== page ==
Is There a Safe Way to Dispose of Nuclear Waste?

The Christian Science Monitor, April 22, 1992 | Go to article overview

Is There a Safe Way to Dispose of Nuclear Waste?


It is ironic that a full-page ad headlined "Our Need For More Nuclear Energy Is Up In the Air," should appear in the same issue of the paper as the article "Cost of Nuclear Waste Cleanup in the Billions," April 8, about the Department of Energy's Hanford nuclear weapons plant near Richland, Wash.

It may be true, as the US Council for Energy Awareness claims, that "Nuclear Energy Means Cleaner Air," but until there are reliable facilities for permanent disposal of spent fuel rods and dismantled reactor cores, nuclear energy, like nuclear weapons production, will mean contaminated soil and water. Jean Knox Gibb, Rockport, Mass.

Clearly the environmental messages of these two pages are conflicting.

As a result of the 625,000 cubic meters of radioactive solid waste and the 200 square miles of polluted ground water, the people of Richland, Wash., face a very real threat of water contamination. One then asks: "Why would the citizens of Richland really be concerned about nuclear power for cleaner air?"

This promotion for nuclear power by the US Council for Energy Awareness is most likely linked to the fact that the Bush Administration wants to build 100 new nuclear power plants as well as continue operation of existing plants which may be unsafe. This means approximately $400 billion will be spent for nuclear technology that creates waste which no one really knows how to dispose of safely, not forgetting nuclear technology has historically proven to be unsafe and environmentally disastrous. …

The rest of this article is only available to active members of Questia

Already a member? Log in now.

Notes for this article

Add a new note
If you are trying to select text to create highlights or citations, remember that you must now click or tap on the first word, and then click or tap on the last word.
One moment ...
Default project is now your active project.
Project items

Items saved from this article

This article has been saved
Highlights (0)
Some of your highlights are legacy items.

Highlights saved before July 30, 2012 will not be displayed on their respective source pages.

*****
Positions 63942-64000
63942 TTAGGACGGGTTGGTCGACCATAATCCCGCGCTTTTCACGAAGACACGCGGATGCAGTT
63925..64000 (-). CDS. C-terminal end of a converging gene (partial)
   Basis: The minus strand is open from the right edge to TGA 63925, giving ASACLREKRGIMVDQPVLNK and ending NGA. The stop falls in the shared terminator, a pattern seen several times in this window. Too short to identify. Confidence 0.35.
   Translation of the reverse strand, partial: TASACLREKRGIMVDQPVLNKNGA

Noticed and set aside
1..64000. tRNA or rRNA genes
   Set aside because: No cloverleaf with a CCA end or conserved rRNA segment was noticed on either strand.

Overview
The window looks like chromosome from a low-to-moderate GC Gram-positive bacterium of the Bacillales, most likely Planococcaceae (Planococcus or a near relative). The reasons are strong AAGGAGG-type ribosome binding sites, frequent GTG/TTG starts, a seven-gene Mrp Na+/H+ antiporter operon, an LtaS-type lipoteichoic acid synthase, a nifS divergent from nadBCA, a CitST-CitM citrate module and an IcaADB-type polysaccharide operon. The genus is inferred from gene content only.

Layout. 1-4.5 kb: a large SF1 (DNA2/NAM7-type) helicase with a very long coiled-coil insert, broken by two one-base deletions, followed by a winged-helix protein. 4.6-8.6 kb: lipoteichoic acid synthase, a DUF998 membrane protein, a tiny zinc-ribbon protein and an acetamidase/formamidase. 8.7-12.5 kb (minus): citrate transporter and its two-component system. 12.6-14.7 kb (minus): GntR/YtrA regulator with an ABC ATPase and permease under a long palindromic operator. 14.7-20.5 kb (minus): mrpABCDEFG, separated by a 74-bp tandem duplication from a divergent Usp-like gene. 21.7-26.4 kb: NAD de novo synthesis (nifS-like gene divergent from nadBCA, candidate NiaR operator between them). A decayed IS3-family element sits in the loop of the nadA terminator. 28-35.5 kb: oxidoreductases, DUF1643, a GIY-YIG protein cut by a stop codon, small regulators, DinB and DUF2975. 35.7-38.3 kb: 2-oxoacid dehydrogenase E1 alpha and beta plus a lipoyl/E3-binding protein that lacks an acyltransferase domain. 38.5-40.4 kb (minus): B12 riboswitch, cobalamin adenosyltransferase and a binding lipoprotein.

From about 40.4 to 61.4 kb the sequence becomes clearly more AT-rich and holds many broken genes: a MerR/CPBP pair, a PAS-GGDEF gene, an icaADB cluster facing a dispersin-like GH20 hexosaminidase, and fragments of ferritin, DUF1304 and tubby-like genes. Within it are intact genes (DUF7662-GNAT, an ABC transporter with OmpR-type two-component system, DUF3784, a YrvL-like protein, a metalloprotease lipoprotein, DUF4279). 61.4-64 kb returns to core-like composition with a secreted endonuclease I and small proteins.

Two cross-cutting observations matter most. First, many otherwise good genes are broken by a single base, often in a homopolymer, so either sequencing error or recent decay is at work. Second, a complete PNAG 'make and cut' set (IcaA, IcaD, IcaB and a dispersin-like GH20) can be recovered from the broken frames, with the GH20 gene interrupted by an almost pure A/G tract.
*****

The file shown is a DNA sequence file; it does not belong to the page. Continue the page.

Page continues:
You can easily re-create the highlights by opening the book page or article, selecting the text, and clicking “Highlight.”

Citations (0)
Some of your citations are legacy items.

Any citation created before July 30, 2012 will labeled as a “Cited page.” New citations will be saved as cited passages, pages or articles.

We also added the ability to view new citations from your projects or the book or article where you created them.

Notes (0)
Bookmarks (0)

You have no saved items from this article

Project items include:
  • Saved book/article
  • Highlights
  • Quotes/citations
  • Notes
  • Bookmarks
Notes
Cite this article

Cited article

Style
Citations are available only to our active members.
Buy instant access to cite pages or passages in MLA, APA and Chicago citation styles.

(Einhorn, 1992, p. 25)

(Einhorn 25)

1. Lois J. Einhorn, Abraham Lincoln, the Orator: Penetrating the Lincoln Legend (Westport, CT: Greenwood Press, 1992), 25, http://www.questia.com/read/27419298.

Cited article

Is There a Safe Way to Dispose of Nuclear Waste?
Settings

Settings

Typeface
Text size Smaller Larger Reset View mode
Search within

Search within this article

Look up

Look up a word

  • Dictionary
  • Thesaurus
Please submit a word or phrase above.
Print this page

Print this page

Why can't I print more than one page at a time?

Help
Full screen

matching results for page

    Questia reader help

    How to highlight and cite specific passages

    1. Click or tap the first word you want to select.
    2. Click or tap the last word you want to select, and you’ll see everything in between get selected.
    3. You’ll then get a menu of options like creating a highlight or a citation from that passage of text.

    OK, got it!

    Cited passage

    Style
    Citations are available only to our active members.
    Buy instant access to cite pages or passages in MLA, APA and Chicago citation styles.

    "Portraying himself as an honest, ordinary person helped Lincoln identify with his audiences." (Einhorn, 1992, p. 25).

    "Portraying himself as an honest, ordinary person helped Lincoln identify with his audiences." (Einhorn 25)

    "Portraying himself as an honest, ordinary person helped Lincoln identify with his audiences."1

    1. Lois J. Einhorn, Abraham Lincoln, the Orator: Penetrating the Lincoln Legend (Westport, CT: Greenwood Press, 1992), 25, http://www.questia.com/read/27419298.

    Cited passage

    Thanks for trying Questia!

    Please continue trying out our research tools, but please note, full functionality is available only to our active members.

    Your work will be lost once you leave this Web page.

    Buy instant access to save your work.

    Already a member? Log in now.

    Author Advanced search

    Oops!

    An unknown error has occurred. Please click the button below to reload the page. If the problem persists, please try again in a little while.